Judge holds Deonte Bryant, finding urban warfare not self defense.

On June 25, Deonte Bryant and Terry Jimenez stood on opposite sides of a fight, each a member of an opposing gang. Facing off, as prosecutors tell it, the two exchanged gunfire. Jimenez was wounded. Bryant ran, the clip from his semi-automatic pistol falling to the ground as he made his escape.

Today the two young men became co-defendants.

Bryant, 20, and Jimenez, 19, are each charged with second-degree murder in the death of Robert Foster Jr, an innocent man struck in the exchange of bullets that prosecutors likened to urban warfare.

Jonathan Franklin, as pictured on an MPD "unsolved homicides" poster

Jonathan Franklin, as pictured on an MPD “unsolved homicides” poster

According to charging documents in the case, the argument between Bryant and Jimenez goes back to 2007 when 15-year-old Jonathan Lamont Franklin Jr. was gunned down in a triple shooting near 14th and Ingraham streets NW.

Franklin and Bryant were good friends, both members of the Clifton Terrace University (CTU) gang, and CTU blamed Franklin’s killing on a rival gang, the Hobart Stars.

It wasn’t immediately clear Wednesday evening whether anyone has been prosecuted in Franklin’s case.

Jimenez was a member of the Hobart Stars and had, on at least one occasion, been targeted for murder by CTU, investigators believe.

According to charging documents, when Jimenez and Bryant met following the Caribbean Festival in northwest DC, Bryant made “intimidating looks” at Jimenez and reached to his own waist showing that he was armed. Later Bryant confronted a witness and stated “tell your mans I’m trying to put in work,” which prosecutors believe meant that Bryant wanted Jimenez and his friends to know that he was ready for battle. And then Bryant walked away.

Bryant’s defense attorney, Michael Quillin, argued Wednesday that what happened next was self-defense.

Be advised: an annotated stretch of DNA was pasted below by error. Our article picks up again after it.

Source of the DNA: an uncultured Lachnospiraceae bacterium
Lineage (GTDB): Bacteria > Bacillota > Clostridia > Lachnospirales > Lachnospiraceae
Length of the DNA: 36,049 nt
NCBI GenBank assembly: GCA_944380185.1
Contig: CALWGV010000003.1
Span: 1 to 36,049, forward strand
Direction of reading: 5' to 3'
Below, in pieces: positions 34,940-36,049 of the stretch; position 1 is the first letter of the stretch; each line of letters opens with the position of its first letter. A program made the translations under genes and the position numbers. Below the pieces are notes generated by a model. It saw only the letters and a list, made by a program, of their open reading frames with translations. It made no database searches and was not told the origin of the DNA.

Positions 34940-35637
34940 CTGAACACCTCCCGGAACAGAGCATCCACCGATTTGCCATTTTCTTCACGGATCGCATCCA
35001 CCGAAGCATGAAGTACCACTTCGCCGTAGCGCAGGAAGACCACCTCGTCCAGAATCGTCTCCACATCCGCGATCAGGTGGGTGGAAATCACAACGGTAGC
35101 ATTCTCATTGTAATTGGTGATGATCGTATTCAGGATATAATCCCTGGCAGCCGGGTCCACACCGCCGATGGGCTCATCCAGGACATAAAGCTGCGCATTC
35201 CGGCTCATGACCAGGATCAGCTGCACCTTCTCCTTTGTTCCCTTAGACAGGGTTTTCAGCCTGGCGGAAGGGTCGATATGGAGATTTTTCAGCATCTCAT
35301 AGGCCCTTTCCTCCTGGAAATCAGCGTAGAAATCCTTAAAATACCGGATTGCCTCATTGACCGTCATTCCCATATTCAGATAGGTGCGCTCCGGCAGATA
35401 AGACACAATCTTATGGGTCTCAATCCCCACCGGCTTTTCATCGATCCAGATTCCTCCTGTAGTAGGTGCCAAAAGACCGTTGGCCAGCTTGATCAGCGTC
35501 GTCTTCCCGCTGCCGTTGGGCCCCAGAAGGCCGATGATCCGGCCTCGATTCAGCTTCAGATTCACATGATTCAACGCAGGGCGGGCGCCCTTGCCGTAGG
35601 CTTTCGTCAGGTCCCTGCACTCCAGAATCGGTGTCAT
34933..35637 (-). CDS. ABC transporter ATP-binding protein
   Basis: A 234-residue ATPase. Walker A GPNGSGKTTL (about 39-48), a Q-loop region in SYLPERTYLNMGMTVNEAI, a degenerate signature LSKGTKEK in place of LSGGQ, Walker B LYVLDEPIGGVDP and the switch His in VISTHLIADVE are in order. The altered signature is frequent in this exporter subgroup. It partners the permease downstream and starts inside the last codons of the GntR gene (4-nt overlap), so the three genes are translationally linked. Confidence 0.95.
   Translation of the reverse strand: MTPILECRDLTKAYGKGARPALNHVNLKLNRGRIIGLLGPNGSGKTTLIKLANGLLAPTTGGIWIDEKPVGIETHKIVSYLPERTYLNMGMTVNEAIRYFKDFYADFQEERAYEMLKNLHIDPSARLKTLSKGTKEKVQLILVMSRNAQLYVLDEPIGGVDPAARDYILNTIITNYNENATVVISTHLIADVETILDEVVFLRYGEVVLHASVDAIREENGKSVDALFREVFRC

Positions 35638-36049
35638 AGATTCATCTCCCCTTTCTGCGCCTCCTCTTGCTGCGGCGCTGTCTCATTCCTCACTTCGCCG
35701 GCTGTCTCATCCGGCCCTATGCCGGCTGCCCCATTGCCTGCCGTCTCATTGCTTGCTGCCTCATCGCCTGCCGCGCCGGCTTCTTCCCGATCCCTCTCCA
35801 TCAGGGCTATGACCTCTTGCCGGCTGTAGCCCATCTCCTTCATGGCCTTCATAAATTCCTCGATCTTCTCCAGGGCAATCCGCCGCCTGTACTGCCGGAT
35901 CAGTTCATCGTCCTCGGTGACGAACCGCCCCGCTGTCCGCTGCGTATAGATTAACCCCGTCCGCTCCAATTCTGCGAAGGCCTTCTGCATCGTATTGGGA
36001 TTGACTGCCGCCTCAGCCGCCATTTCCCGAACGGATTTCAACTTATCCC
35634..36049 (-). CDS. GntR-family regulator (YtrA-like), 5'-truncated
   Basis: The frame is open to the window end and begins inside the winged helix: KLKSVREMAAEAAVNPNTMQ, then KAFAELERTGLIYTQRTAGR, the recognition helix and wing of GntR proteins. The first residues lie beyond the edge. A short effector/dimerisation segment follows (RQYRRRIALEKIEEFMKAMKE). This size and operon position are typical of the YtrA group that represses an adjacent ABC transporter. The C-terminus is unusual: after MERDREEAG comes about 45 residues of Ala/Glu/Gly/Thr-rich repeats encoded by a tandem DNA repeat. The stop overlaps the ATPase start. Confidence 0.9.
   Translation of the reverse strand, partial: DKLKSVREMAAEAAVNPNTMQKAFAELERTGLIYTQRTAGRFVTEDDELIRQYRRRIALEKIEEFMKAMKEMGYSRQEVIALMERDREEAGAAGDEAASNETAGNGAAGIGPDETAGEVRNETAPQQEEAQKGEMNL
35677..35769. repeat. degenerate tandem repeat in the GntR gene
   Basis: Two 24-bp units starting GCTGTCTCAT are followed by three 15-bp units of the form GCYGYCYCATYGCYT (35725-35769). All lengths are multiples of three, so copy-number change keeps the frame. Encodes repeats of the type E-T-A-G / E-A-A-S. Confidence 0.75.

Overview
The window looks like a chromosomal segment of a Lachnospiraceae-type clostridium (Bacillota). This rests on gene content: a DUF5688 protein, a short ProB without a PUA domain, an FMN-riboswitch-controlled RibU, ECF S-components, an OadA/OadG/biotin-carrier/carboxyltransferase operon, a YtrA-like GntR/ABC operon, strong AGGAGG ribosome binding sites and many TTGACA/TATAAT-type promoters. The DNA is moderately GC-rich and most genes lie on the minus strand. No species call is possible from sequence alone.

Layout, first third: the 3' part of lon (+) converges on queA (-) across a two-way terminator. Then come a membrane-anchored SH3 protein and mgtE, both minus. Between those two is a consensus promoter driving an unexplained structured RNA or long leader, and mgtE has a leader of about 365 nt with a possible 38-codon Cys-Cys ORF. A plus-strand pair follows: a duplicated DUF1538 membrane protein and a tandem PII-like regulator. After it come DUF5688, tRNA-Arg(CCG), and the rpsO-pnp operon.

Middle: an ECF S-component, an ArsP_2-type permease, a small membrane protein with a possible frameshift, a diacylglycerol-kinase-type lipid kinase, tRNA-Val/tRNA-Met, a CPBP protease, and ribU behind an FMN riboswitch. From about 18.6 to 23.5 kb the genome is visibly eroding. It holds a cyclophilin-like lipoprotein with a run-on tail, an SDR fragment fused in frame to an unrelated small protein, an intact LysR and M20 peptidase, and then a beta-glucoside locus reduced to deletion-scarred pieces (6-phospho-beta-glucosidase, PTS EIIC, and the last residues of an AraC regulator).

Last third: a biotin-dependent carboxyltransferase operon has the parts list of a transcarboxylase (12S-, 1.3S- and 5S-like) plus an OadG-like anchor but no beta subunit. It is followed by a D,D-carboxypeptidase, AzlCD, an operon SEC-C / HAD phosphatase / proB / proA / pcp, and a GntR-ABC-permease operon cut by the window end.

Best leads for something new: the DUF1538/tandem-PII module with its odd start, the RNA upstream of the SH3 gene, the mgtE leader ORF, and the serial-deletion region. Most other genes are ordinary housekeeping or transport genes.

Jimenez followed Bryant and two others then fired at them and ducked behind a car. One of Bryant’s friends fled, the other joined Bryant in returning gunfire at Jimenez, according to charging documents. Four people, including Jimenez, were shot. Foster died.

If one person grits on another, that doesn’t authorize the other person to take out a pistol and begin firing,” Quillin said. “[Bryant] had a right to act in self-defense. He tried to protect his own person and perhaps even the people around him.”

Judge Diane Harris Epps disagreed.

Both these two gentlemen are on opposing sides of a disagreement. The defendant had the full intention of engaging. Both equally participated,” she said.

In ruling that there was enough evidence to hold a preliminary hearing in the case, Epps sided with prosecutors who argued that the description of the shooting creates probable cause for an “urban warfare” prosecution.

Such a prosecution allows both Jimenez and Bryant to be held liable for Foster’s death, even if evidence shows that a bullet that could only have come from one of the men’s guns struck and killed Foster.

A preliminary hearing is scheduled for Bryant for July 25 at nine a.m. in Judge Jackson’s courtroom.

Jimenez is expected before Judge Jackson on July 18.

Charging documents in Bryant’s case are below.

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